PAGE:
John Deere snowmobiles
John Deere designed & built snowmobiles from 1972-1984. The initial design & testing phase came in 1970-1971, when engineers tested other popular snowmobiles, and found ways to improve them. The machines were produced by the John Deere Horicon Works of Horicon, Wisconsin along with Lawn & Garden products. Lawn & Garden equipment is still manufactured there.
The slogan "Nothing Runs Like a Deere", still used today by Deere & Co., started with the John Deere snowmobile line in 1972. From 1978 to 1980, JD used the slogan "Big John - Little John." In 1980, another new slogan was introduced: "Ride the new breed of Deere".
In 1982-1984, the snowmobile market was in a downward slide, and the driving force behind the snowmobile program (Executive VP Robert Carlson) had left the company. This made ending the snowmobile program an easy decision for Deere. The parts supply and all snowmobile-related resources were sold to Polaris. There was an understanding that Polaris would continue where Deere left off, selling snowmobiles and parts to the Deere dealers that were interested. This never worked out.
The Snowfire was the last production snowmobile on the market to have a free-air engine, and the last snowmobile in production for John Deere.
Enduro Team Deere
In 1974, a factory sponsored cross-country race team was assembled to go along with the introduction of the 295/S, Deere's first purpose-built snowmobile for cross-country racing. The team would eventually be known as "Enduro Team Deere". The team had many wins, the most notable being the 1976 Minneapolis - St. Paul International 500. Brian Nelson brought home the trophy on his Liquidator. His sled is currently on display at the Snowmobile Hall of Fame and Museum in St. Germain, Wisconsin. 1977 was the last year for the factory program. Instead, Deere offered support and incentives for independent racers.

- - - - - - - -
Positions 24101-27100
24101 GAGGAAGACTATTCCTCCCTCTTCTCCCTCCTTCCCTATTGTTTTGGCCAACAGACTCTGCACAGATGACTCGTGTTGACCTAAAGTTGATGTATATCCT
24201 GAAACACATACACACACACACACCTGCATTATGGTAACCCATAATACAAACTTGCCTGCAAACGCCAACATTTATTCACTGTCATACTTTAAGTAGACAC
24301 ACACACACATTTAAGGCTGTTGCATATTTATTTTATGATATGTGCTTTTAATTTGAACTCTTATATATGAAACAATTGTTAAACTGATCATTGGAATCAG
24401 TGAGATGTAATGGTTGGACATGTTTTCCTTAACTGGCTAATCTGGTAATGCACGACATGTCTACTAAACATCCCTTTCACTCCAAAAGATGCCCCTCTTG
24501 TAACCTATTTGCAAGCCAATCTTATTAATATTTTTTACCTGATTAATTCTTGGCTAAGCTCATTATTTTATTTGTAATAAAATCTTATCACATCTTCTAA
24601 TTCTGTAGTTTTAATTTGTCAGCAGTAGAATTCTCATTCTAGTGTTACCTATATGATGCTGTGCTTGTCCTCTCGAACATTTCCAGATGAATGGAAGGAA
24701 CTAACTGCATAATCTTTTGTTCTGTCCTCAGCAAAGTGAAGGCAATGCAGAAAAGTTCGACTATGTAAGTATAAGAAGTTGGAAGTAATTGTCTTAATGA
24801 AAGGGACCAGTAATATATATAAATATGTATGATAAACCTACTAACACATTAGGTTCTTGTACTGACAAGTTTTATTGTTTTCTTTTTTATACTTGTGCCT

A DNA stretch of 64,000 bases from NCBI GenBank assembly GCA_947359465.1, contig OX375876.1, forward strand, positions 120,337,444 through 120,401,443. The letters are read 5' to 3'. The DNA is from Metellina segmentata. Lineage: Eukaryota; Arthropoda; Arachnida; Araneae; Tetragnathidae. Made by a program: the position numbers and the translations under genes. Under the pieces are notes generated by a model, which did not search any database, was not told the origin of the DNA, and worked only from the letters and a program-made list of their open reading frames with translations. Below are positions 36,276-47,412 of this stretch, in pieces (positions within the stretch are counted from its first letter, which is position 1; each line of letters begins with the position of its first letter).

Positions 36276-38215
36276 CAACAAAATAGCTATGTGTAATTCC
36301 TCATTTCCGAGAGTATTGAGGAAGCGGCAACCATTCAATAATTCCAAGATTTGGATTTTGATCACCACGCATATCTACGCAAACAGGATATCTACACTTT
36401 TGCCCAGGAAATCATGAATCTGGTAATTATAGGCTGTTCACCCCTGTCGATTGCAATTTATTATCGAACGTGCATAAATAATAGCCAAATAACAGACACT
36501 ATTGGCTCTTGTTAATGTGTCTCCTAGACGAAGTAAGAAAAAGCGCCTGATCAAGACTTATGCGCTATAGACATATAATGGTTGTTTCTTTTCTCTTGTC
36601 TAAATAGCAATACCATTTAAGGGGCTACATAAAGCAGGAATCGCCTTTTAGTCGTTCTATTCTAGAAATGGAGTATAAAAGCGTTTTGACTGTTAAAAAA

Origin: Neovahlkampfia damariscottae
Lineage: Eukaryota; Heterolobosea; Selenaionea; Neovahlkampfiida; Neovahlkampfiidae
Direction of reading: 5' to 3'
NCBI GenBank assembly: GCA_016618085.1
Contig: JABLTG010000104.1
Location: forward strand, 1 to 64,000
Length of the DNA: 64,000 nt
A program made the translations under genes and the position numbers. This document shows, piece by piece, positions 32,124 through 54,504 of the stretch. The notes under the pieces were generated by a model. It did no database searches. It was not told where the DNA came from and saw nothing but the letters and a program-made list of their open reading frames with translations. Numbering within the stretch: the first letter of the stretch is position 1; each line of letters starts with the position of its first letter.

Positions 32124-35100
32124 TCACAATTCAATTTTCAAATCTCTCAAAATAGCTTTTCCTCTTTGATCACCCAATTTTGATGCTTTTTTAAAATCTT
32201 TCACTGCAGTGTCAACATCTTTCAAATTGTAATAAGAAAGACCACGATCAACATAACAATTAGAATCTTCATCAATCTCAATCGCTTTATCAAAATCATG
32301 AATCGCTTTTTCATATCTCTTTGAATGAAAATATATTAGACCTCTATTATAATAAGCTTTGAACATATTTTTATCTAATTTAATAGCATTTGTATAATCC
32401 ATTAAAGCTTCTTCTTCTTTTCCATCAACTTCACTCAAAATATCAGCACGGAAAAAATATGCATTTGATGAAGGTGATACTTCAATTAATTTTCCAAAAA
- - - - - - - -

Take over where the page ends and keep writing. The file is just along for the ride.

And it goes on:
A total of twenty-one models were produced:
|300||1974–1977||Kohler K295-2AX (Walbro)|
|400||1972–1977||CCW KEC-340/4, /5, KEC-340/22 (Walbro, Bendix)|
|500||1972–1974||CCW KEC-440/4, /5 (Walbro, Bendix)|
|600||1973–1975||CCW KEC-440/4, /5 (Walbro, Bendix)|
|800||1975||CCW KEC-440/22 (Walbro)|
|JDX4||1973–1975||Kohler K295-2AX (Walbro)
CCW KEC-340/22A (Walbro)
|JDX4 Special||1974||CCW KEC-340/5 (Bendix)|
|JDX6||1974–1975||CCW KEC-400/22 (Walbro)|
|JDX8||1973–1975||CCW KEC-440/21 (Walbro)
|JD295/S||1974||Kioritz KEC-295RS/2 (Mikuni,2)|
|JD340/S||1975||Kiroitz KEC-340RS/2 (Mikuni, 2)|
|340 Cyclone||1976–1978||Kioritz 340/22A, 240/22B (Mikuni)|
|440 Cyclone||1976–1978||Kioritz 340/22A, 240/22B (Mikuni)|
|340 Liquidator||1976||Kioritz KEC-340rs/24LC (Mikuni, 2)|
|340 Liquifire||1976–1978||Kioritz 340/23LC (Mikuni, 2)|
|440 Liquifire||1976–1978||Kioritz 440/23LC, 440/23ALC (Mikuni, 2)|
|340 Cross Country||1978||Kioritz 340/23LC (Mikuni, 2)|
|Liquifire||1980–1984||John Deere/Kawasaki TC440A (Mikuni, 2)|
|Snowfire||1982–1984||John Deere/Kawasaki TB340A (Mikuni)|
|Spitfire||1978–1982||Kohler K340-2FA (Mikuni)
John Deere/Kawasaki TB340A (Mikuni)
|Sprintfire||1983–1984||John Deere/Kawasaki TC340E (Mikuni)|
|Sportfire||1980–1984||John Deere/Kawasaki TA440B (Mikuni)|
|Trailfire||1979–1984||John Deere/Kawasaki TA340A, TA440A (Mikuni)|
- Kioritz made engines for CCW, so they are the same.
- Kawasaki produced the John Deere-designed Fireburst engines.
- Comet first started making snowmobile clutches for John Deere. The 94C Duster clutch and the 102C clutch were developed exclusively for John Deere.